Tagliavento v. Colvin
DECISION AND ORDER. Plaintiff's Motion for Attorney Fees 16 is GRANTED and counsel is awarded $7,614.77 in attorney fees. The Commissioner shall promptly pay this sum to Plaintiff's counsel. SO ORDERED. Signed by Hon. Frank P. Geraci, Jr. on 9/5/2017. (AFM)
UNITED STATES DISTRICT COURT
WESTERN DISTRICT OF NEW YORK
LYNN MARIE TAGLIAVENTO,
Case # 15-CV-250-FPG
DECISION AND ORDER
NANCY A. BERRYHILL,1
ACTING COMMISSIONER OF SOCIAL SECURITY,
On September 28, 2016, the Court granted Plaintiff’s Motion for Judgment on the
Pleadings and remanded this case to the Commissioner of Social Security for further administrative
proceedings. ECF No. 14. On September 29, 2016, the Clerk of Court entered Judgment in
Plaintiff’s favor. ECF No. 15. On December 28, 2016, Plaintiff applied for $7,614.77 in attorney
fees for 39.3 hours of work pursuant to the Equal Access to Justice Act, 28 U.S.C. § 2412
(“EAJA”). ECF No. 16. The Commissioner opposes Plaintiff’s motion and argues that the hours
expended on this case are “excessive and unreasonable.” ECF No. 26 at 2. Specifically, the
Commissioner asserts that the Court should reduce counsel’s request for fees to between 20 and
30 hours because this case was routine and “counsel has extensive experience in practicing Social
Security disability law.” Id. For the reasons that follow, the Court finds that Plaintiff’s attorney
fee application accords with the EAJA and that the hours Plaintiff’s counsel expended are
reasonable. Accordingly, Plaintiff’s motion (ECF No. 16) is GRANTED and counsel is awarded
$7,614.77 in attorney fees.
Nancy A. Berryhill is now the Acting Commissioner of Social Security and is therefore substituted for
Carolyn W. Colvin as the defendant in this suit pursuant to Federal Rule of Civil Procedure 25(d).
Pursuant to the EAJA, a prevailing party in a Social Security benefits case may be awarded
attorney fees payable by the United States if the Government’s position in the litigation was not
“substantially justified.” 28 U.S.C. § 2412(d)(1)(A). EAJA fees are determined by examining the
amount of time expended on the litigation and the attorney’s hourly rate, which is capped by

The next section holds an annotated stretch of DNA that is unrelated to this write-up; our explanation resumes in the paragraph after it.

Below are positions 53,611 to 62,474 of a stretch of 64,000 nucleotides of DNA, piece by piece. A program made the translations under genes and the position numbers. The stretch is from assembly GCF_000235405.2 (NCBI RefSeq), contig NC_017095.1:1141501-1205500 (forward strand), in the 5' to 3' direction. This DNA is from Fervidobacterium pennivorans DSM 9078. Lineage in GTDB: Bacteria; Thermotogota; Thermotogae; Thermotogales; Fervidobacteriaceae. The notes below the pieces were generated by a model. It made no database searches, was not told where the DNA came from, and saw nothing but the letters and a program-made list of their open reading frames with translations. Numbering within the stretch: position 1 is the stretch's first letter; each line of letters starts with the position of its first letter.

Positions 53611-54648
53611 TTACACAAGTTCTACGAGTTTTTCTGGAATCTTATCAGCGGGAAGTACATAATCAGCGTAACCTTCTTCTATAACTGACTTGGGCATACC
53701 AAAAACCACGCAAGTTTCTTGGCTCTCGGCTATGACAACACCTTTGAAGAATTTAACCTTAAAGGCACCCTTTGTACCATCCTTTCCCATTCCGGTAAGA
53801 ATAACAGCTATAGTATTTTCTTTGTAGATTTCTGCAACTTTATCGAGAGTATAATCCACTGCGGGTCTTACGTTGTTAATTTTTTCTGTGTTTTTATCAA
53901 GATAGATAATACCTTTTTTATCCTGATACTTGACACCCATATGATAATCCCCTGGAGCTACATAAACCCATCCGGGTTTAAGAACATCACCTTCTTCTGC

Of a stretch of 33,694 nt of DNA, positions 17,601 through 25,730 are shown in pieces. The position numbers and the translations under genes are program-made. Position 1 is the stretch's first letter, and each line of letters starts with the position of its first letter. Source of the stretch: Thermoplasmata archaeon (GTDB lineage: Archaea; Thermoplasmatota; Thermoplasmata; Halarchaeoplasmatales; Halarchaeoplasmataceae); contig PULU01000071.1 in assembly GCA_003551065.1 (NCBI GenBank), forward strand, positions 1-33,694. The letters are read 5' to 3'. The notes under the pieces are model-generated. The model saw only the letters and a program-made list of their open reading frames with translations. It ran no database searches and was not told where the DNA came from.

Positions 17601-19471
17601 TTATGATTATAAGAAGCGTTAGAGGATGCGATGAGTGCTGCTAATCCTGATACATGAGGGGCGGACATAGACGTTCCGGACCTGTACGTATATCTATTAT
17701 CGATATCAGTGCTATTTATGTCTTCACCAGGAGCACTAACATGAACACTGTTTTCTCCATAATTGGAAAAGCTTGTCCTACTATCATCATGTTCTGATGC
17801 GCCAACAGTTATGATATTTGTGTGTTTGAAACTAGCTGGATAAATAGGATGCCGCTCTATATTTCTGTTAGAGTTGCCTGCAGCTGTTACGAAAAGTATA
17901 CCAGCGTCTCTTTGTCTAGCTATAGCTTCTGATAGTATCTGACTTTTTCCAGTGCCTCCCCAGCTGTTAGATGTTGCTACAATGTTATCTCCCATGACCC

statute. See Gisbrecht v. Barnhart, 535 U.S. 789, 796 (2002); 28 U.S.C. § 2412(d)(2)(A). “The
Court must determine if the hours expended and the rates charged are reasonable,” Ballard v.
Astrue, 485 F. Supp. 2d 290, 291 (W.D.N.Y. 2007) (citations omitted), and the Court has broad
discretion to determine what amount of time is “reasonably” expended, Aston v. Sec’y of Health
& Human Servs., 808 F.2d 9, 11 (2d Cir. 1986). It is the fee applicant’s burden to establish “to the
court’s satisfaction the reasonableness of the hours expended and rates charged.” Pavia v. Comm’r
of Soc. Sec., No. 5:10-CV-0818 GTS/DEP, 2013 WL 5652497, at *4 (N.D.N.Y. Oct. 15, 2013).
Here, the sole issue is whether the fee sought is “reasonable.” ECF No. 26 at 5-10.
Specifically, the Commissioner asserts that the 39.3 hours Plaintiff’s counsel expended to handle
this case is “excessive and unreasonable.” ECF No. 26 at 5-10. However, as the Commissioner
herself points out, district courts in the Second Circuit “generally hold that twenty to forty hours
is a reasonable expenditure of counsel time for routine social security cases.” Barbour v. Colvin,
993 F. Supp. 2d 284, 290 (E.D.N.Y. 2014) (collecting cases).
Although the Commissioner argues that the Court should reduce counsel’s hours because
this case was straightforward and had a relatively short administrative transcript (ECF No. 26 at
5-7), Plaintiff’s Motion for Judgement on the Pleadings (ECF No. 27) was 26 pages long and
thoroughly recited the facts and discussed the legal arguments. Moreover, a less experienced
attorney prepared the brief (ECF No. 27 at 2 n.2), despite the Commissioner’s assertion that a
reduction of hours is appropriate based on counsel’s high level of expertise. The Court agrees with
Plaintiff that it was reasonable to bill 23 hours—less than one hour per page of the submitted
motion—to review the transcript, conduct legal research, and draft the motion.
The Commissioner also disputes the hours counsel spent preparing for and traveling to and
from oral argument. ECF No. 26 at 8-9. The Commissioner asserts that four hours to prepare for
oral argument “is excessive given the characteristics of this case and the experience of Plaintiff’s
counsel” and that the three and one-half hours spent traveling to and from and attending the hearing
is unreasonable. Id. The Court agrees with Plaintiff that four hours is a reasonable amount of time
to spend preparing for oral argument, which requires counsel to travel from Buffalo to Rochester
and be prepared to discuss all aspects of the case and answer any questions the Court may have.
Additionally, counsel’s travel time is reimbursable under the EAJA as “fees and other expenses”
because the round trip was required for a court proceeding and not another purpose. See Aston v.
Sec’y of Health & Human Servs., 808 F.2d 9, 12 (2d Cir. 1986) (citing 28 U.S.C. § 2412(d)(2)(A));
Damian v. Sec’y of Health & Human Servs., No. CIV-88-875E, 1991 WL 99065, at *1 n.1
(W.D.N.Y. May 27, 1991).
The Commissioner also objects to the combined one hour that counsel charged for
administrative and clerical tasks. Although district courts sometimes reduce fee awards by
excluding “routine clerical matters not requiring any legal expertise,” see, e.g., James v. Colvin,
66 F. Supp. 3d 365, 367 (W.D.N.Y. 2014), the Court finds that the one hour expended on this case
Plaintiff’s Motion for Attorney Fees (ECF No. 16) is GRANTED and counsel is awarded
$7,614.77 in attorney fees. The Commissioner shall promptly pay this sum to Plaintiff’s counsel.
IT IS SO ORDERED.
Dated: September 5, 2017
Rochester, New York
HON. FRANK P. GERACI, JR.
United States District Court
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